Rosebud wasn’t too sure about her brother at first. Here’s a video of when she first met him, at the hospital, when he was a day old.

She has certainly warmed up to her brother now. When Superdude cries, she often goes to him to see what is wrong. Sometimes she likes to cover him up with a blanket.

Rosebud tucks in Superdude

Rosebud and Superdude hanging out together

Some other photos of Superdude:

Superdude, getting ready for a bath

Superdude, three weeks old

And here is one of Rosebud, playing in the puddles:

Rosebud splashing in what she calls the cuddles

Rosebud by the creek near our house

This video is from another walk we took as a family; Rosebud is especially cute, playing Peek-a-Boo.

And here’s a video of Rosebud from September, where she is playing with her dolly.

Welcome, Superdude!

He’s here!

Superdude, four days old

Our son, who we are calling Superdude online, was born on 24 September 2010 at 13:53. At birth, he weighed 3580 grams/7.89 pounds, and was 52 cm/20.5 inches long. Superdude is now three weeks old, and I’m amazed by how big he is already since we brought him home. We’re doing really well, although we are quite tired. Hopefully in the coming weeks Superdude will sleep better during the night.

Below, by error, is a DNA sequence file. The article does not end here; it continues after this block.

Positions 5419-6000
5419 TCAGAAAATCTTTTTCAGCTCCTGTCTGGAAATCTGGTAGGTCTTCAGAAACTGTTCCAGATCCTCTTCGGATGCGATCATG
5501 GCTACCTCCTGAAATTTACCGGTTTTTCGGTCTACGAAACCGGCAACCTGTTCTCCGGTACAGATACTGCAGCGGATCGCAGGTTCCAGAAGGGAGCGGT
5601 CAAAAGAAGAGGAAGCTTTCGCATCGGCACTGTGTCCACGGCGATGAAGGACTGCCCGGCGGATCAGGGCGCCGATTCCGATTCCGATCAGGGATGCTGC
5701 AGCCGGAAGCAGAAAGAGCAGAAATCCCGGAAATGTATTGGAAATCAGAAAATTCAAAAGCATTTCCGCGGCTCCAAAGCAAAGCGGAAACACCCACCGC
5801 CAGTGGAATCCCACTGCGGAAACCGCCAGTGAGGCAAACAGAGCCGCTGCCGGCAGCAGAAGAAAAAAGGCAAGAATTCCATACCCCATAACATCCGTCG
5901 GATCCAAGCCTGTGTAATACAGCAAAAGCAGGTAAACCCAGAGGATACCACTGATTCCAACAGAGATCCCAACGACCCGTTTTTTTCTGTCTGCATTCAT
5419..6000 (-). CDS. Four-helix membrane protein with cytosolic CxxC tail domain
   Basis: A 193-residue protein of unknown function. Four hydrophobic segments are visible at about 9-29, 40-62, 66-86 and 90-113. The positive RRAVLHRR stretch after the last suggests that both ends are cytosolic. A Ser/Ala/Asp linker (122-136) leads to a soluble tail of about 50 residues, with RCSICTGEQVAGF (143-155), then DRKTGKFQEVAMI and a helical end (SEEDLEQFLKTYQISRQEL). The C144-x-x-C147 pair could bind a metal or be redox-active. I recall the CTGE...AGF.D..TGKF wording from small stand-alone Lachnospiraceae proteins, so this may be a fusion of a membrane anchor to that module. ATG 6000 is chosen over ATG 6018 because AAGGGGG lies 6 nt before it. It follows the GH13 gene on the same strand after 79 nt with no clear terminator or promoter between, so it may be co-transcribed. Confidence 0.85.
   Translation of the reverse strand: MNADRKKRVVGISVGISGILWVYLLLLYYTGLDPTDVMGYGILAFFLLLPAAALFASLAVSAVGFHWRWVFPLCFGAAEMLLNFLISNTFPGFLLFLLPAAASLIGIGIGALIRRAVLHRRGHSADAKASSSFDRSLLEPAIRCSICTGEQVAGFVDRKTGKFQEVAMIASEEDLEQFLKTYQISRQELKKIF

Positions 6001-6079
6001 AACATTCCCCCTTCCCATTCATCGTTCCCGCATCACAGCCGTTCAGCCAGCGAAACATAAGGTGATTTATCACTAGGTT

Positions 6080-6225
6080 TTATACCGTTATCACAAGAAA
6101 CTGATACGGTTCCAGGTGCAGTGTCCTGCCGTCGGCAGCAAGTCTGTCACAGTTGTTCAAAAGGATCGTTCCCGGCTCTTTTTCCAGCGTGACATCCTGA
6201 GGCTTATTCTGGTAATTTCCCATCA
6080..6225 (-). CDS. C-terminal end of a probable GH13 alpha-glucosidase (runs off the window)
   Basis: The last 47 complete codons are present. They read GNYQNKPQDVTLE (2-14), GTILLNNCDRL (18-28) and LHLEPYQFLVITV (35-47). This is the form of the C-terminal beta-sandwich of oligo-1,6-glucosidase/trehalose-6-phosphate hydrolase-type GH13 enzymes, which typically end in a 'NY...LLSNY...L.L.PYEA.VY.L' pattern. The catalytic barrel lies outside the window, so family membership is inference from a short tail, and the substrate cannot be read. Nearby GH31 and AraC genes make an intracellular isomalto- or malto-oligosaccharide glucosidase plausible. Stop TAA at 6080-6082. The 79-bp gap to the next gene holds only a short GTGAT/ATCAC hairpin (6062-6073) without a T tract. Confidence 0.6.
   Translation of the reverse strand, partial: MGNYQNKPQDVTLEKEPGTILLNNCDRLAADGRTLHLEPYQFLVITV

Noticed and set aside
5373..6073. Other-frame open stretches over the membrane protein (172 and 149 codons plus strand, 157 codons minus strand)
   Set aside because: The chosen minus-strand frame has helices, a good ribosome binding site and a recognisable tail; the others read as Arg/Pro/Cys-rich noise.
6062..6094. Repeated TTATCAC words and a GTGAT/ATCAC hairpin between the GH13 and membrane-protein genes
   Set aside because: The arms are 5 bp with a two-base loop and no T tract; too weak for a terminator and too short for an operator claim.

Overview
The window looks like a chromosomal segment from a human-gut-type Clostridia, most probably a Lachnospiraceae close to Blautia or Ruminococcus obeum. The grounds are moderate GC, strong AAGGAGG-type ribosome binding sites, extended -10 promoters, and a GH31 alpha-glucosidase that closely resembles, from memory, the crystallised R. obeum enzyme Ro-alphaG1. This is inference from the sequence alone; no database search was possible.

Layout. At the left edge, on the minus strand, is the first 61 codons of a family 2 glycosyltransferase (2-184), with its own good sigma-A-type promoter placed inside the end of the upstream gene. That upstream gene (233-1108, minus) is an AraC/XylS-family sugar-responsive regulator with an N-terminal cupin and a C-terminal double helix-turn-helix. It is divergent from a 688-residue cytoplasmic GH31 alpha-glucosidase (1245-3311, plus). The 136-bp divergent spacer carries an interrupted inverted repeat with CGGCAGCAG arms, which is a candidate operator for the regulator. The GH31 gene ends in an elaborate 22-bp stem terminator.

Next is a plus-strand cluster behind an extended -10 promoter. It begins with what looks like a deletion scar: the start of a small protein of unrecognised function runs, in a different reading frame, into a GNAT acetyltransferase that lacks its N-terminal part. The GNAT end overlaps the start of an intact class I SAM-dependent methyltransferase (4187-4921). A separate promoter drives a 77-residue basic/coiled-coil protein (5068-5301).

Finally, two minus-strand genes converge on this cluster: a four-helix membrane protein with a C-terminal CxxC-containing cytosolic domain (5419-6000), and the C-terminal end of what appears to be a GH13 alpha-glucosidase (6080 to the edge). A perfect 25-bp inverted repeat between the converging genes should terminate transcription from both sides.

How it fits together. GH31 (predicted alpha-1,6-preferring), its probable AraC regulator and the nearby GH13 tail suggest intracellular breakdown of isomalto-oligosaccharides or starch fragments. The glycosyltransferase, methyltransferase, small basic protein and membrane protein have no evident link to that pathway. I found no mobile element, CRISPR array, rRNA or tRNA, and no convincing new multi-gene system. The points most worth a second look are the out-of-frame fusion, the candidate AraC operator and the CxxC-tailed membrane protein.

Rosebud is adapting well, although at times she acts out because she doesn’t get as much attention as she has been used to getting. She really likes her little brother; when she hears him crying, she often wants to make sure he is okay. Today, for example, I had put Superdude in his bouncy chair for a few minutes. He started to fuss, so Rosebud went over to him and gently patted him and then turned on the vibration function to soothe him. She also likes to share her blanket, Bitty, with her brother (although just for a short time!).

Superdude, right after he was born

We feel very blessed to have our son and equally fortunate that everything went so well. As we settle into life with a new baby, I hope to find a little more time to write some more blog entries.

Our Family News

Many of you know already, but we are expecting a baby at the end of September! We are just thrilled. For that reason, though, I have not been feeling too well and haven’t gone out a whole lot. I am now almost ten weeks pregnant and I’m finally starting to feel better. We have an appointment on Thursday, and we will get to see our baby and hear its heartbeat.